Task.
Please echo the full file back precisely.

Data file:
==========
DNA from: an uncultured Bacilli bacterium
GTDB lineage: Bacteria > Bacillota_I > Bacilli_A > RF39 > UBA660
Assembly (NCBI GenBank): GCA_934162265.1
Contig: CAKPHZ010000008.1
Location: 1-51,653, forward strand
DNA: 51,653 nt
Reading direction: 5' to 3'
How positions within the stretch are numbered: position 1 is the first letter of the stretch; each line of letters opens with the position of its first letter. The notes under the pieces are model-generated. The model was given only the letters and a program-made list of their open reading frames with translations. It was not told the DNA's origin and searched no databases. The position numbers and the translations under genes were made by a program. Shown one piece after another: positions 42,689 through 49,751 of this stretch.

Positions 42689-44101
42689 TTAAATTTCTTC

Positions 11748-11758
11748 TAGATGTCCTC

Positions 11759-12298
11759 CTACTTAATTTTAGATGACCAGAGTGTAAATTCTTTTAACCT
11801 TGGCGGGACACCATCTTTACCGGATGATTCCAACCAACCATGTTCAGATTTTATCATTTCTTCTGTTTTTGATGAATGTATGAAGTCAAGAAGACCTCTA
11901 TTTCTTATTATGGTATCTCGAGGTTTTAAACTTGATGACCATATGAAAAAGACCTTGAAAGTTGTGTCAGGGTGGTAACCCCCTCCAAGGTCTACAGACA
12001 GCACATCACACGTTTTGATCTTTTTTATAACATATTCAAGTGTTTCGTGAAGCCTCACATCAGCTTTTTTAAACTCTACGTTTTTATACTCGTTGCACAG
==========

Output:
DNA from: an uncultured Bacilli bacterium
GTDB lineage: Bacteria > Bacillota_I > Bacilli_A > RF39 > UBA660
Assembly (NCBI GenBank): GCA_934162265.1
Contig: CAKPHZ010000008.1
Location: 1-51,653, forward strand
DNA: 51,653 nt
Reading direction: 5' to 3'
How positions within the stretch are numbered: position 1 is the first letter of the stretch; each line of letters opens with the position of its first letter. The notes under the pieces are model-generated. The model was given only the letters and a program-made list of their open reading frames with translations. It was not told the DNA's origin and searched no databases. The position numbers and the translations under genes were made by a program. Shown one piece after another: positions 42,689 through 49,751 of this stretch.

Positions 42689-44101
42689 TTAAATTTCTTC

Positions 11748-11758
11748 TAGATGTCCTC

Positions 11759-12298
11759 CTACTTAATTTTAGATGACCAGAGTGTAAATTCTTTTAACCT
11801 TGGCGGGACACCATCTTTACCGGATGATTCCAACCAACCATGTTCAGATTTTATCATTTCTTCTGTTTTTGATGAATGTATGAAGTCAAGAAGACCTCTA
11901 TTTCTTATTATGGTATCTCGAGGTTTTAAACTTGATGACCATATGAAAAAGACCTTGAAAGTTGTGTCAGGGTGGTAACCCCCTCCAAGGTCTACAGACA
12001 GCACATCACACGTTTTGATCTTTTTTATAACATATTCAAGTGTTTCGTGAAGCCTCACATCAGCTTTTTTAAACTCTACGTTTTTATACTCGTTGCACAG